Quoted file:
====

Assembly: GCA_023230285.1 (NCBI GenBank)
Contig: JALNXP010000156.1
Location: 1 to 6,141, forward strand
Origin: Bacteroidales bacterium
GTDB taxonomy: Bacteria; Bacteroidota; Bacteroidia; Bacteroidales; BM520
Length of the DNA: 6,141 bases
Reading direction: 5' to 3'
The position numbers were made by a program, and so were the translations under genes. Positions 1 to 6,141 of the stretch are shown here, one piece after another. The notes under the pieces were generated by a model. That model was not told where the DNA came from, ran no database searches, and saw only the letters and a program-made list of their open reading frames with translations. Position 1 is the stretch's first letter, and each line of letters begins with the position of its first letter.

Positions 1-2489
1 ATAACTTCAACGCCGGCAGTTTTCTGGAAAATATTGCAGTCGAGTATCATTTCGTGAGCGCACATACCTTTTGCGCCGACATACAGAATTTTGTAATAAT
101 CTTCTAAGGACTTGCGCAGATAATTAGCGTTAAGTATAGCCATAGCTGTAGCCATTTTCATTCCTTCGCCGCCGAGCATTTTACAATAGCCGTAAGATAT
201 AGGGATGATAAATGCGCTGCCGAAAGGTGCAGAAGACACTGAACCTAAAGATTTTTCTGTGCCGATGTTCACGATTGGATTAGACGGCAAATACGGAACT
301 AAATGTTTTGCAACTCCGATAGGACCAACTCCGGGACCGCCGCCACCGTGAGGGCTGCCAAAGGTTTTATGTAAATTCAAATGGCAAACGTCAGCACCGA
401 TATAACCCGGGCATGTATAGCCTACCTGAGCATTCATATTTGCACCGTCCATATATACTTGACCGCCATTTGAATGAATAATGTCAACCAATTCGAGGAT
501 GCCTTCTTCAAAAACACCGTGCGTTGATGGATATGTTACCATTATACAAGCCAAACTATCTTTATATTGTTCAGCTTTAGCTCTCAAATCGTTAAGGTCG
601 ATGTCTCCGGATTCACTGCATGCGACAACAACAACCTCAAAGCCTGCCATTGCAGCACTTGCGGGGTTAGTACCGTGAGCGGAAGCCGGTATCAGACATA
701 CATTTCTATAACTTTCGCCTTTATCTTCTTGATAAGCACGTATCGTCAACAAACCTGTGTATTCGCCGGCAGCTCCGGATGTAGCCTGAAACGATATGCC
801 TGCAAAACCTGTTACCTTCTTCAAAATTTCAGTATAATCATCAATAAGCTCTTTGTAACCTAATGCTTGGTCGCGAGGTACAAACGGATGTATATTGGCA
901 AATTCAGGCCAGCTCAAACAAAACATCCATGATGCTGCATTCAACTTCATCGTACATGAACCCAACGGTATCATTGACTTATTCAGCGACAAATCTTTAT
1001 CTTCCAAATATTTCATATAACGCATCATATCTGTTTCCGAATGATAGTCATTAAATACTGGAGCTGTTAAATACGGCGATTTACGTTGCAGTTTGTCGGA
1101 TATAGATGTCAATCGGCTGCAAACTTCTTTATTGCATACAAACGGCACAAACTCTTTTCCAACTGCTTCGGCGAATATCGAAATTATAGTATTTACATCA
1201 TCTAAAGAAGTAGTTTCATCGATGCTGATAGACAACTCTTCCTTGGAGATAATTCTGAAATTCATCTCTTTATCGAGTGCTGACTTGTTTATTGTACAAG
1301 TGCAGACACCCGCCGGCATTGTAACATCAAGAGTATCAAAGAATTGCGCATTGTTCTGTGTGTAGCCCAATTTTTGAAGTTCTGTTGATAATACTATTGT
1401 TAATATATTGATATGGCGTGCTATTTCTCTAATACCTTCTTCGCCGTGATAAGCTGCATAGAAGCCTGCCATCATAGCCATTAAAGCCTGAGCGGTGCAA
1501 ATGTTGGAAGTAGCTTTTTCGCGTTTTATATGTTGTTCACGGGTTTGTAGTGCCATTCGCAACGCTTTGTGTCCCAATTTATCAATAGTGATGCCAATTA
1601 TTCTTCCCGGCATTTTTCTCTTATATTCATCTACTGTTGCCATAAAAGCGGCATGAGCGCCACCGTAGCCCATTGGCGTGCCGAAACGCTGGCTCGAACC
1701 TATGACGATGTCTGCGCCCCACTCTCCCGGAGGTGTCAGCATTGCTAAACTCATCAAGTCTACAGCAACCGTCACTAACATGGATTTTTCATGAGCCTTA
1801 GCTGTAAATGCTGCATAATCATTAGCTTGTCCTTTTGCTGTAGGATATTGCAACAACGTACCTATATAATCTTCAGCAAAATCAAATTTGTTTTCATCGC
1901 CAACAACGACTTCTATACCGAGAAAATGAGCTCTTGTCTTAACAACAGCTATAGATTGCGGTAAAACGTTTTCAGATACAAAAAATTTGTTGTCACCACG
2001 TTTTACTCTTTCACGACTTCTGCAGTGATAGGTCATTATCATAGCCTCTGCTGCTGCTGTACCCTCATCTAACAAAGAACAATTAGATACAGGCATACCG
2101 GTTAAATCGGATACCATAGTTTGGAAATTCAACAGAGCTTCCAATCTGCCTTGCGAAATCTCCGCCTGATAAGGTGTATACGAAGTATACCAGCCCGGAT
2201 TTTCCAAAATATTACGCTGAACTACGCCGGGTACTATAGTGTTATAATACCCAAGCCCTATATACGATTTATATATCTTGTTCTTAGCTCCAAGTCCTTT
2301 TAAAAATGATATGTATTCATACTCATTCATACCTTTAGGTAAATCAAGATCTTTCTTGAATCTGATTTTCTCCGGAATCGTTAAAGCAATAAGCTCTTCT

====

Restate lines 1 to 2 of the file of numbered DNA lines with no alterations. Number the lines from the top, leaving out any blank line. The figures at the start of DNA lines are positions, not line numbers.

Assembly: GCA_023230285.1 (NCBI GenBank)
Contig: JALNXP010000156.1